Asserting that the breezeways were “never dedicated to Walton County,” the Israels asked the court to prevent Marse from the construction associated with the boardwalk. They argued that he had no right to do so nor traverse the breezeway and use it as an access easement to the beach.
It was noted in the lawsuit that the breezeway within which Marse planned to construct the walkover was located adjacent to the western boundary line of the Israels’ property.
“A permanent injunction will serve the public interest, because not only will it protect the rights of all the SeaHighland owners,” the Israels complaint read, “but it will also (1) prevent the Defendant County Government and Defendant Administrator from arbitrarily taking any private property rights that belong to the Israels, and (2) it will also ensure the coastal dune system is protected and not overburdened with construction — as a TDC Walkover is only 150 feet from the site of the proposed dune walkover.”
In January 2014, the Israels initiated their second lawsuit in connection with the breezeway, a quiet title action applying to the its eastern 10 feet adjacent to their lot. Named as defendants were 17 parties identified as heirs of the original developers of the SeaHighland subdivision.
In August 2015 the plaintiffs stated, among other stipulations, that only one breezeway, the one located adjacent to their property, was “at issue” in either lawsuit. In the first case, it was noted, they were seeking a determination “as to the scope of the easements connected to the subject breezeway for the purpose of allowing the Plaintiffs to enforce the easements on those they are alleging to have violated the easements.” In the second case, it was explained, they were “simply seeking to quiet title to the fee simple interest of a portion of the subject breezeway.”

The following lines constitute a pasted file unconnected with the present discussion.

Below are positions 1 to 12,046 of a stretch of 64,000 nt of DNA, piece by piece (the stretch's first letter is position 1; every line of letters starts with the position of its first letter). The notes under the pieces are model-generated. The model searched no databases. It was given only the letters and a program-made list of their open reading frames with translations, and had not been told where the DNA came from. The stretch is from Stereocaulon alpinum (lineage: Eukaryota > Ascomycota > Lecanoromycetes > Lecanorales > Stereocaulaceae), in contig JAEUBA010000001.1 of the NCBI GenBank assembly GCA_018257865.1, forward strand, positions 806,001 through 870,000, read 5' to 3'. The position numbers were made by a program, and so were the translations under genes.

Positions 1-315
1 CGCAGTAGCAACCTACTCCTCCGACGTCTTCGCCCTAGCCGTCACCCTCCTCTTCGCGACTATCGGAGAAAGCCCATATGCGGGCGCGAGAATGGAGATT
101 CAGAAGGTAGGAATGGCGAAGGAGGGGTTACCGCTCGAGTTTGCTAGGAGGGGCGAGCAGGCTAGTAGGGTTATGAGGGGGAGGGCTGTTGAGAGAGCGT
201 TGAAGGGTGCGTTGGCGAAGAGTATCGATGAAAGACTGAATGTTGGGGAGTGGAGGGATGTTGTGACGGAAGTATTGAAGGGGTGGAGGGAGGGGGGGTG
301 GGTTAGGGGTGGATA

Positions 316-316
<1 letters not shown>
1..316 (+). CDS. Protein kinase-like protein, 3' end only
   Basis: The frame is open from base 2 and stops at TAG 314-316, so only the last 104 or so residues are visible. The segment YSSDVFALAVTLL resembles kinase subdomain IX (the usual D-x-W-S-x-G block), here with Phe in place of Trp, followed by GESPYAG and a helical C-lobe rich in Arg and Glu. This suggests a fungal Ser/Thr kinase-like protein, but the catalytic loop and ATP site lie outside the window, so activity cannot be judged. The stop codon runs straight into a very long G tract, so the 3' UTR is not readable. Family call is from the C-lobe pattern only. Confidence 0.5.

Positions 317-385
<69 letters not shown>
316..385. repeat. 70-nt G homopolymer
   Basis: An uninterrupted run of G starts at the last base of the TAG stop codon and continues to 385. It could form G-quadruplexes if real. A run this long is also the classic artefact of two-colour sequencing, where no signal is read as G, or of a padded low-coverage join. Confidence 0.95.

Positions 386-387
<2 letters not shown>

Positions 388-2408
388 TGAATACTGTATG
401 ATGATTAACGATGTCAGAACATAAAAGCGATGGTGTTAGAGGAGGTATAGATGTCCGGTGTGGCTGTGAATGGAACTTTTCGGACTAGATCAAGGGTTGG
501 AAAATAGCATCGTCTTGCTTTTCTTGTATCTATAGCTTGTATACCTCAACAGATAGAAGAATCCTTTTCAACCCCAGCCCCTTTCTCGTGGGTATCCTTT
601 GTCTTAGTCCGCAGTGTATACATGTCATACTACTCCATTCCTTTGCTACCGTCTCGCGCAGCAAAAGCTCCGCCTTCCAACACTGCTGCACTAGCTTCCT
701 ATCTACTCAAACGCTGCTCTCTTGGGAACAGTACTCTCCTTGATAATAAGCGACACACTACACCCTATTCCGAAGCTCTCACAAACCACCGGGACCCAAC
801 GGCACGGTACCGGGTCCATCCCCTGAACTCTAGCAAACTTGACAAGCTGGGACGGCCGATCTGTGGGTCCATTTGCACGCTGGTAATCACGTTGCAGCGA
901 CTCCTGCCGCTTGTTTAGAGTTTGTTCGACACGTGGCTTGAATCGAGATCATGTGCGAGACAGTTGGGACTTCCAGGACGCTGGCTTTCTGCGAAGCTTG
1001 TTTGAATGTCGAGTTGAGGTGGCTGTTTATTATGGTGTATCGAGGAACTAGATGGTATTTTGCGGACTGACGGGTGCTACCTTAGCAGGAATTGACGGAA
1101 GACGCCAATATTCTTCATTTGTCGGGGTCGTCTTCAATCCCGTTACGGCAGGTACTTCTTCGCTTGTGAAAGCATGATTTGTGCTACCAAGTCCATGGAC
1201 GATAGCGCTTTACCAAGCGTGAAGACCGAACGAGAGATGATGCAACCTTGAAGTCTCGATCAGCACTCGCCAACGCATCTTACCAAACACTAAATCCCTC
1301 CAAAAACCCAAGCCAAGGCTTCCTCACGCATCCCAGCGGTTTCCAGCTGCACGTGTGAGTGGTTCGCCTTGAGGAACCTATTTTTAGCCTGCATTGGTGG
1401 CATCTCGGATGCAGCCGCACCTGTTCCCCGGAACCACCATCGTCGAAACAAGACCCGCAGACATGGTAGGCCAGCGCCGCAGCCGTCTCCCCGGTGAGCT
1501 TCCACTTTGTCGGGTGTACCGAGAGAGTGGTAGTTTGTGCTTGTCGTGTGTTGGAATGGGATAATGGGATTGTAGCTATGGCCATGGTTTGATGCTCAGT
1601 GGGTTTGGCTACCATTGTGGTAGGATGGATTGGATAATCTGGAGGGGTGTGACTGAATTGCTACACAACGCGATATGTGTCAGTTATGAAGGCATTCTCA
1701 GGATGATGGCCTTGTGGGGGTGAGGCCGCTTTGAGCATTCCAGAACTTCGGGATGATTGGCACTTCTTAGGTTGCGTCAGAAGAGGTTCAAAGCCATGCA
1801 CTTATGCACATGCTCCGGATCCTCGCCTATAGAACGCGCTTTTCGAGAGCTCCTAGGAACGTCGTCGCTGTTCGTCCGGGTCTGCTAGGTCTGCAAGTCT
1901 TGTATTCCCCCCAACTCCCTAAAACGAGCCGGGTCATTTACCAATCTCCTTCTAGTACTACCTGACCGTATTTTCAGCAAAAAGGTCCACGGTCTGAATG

Also in August 2015, a motion to consolidate the two lawsuits was granted.
In March 2016, the Israels voluntarily dismissed the original case against Marse, the county and Demers, but continued with the lawsuit filed against the heirs of the developers in which they sought quiet title to the portion of the breezeway.
In his October 2016 final judgment in favor of the Israels, Walton County Circuit Court Judge Thomas R. Santurri noted that the defendants had claimed that title to the breezeway had never passed from the original developers to any other party and that they had maintained that title remained with the defendants or others, but not the plaintiffs.
However, he continued, “The trial produced no evidence indicating that the original developers intended to retain fee simple title to the Breezeway or that the original developers ever separately conveyed fee simple title to any person or entity.”
Santurri opined that information presented by the defendants had been “legally insufficient” to preclude judgment in favor of the plaintiffs.
Absent a demonstration of the developer’s intent to the contrary, Santurri indicated, he had relied on case law dealing with conveyance of title for lots abutting or adjacent to alleyways in subdivision plats, in which conveyance of title to the center line of the alleyway accompanies that of the abutting lot.
His ruling was that the original SeaHighland developer had therefore conveyed fee simple title to the eastern 10 feet of the breezeway adjacent to the Israels’ lot along with fee simple title to the lot itself.
However, Santurri emphasized, “This Court’s ruling does not have any impact, determination of adjudication on the rights of unnamed parties.”
“The Court makes no determination as to the use or scope of any such restriction, easement, common law dedication or other incorporeal right of use,” he concluded.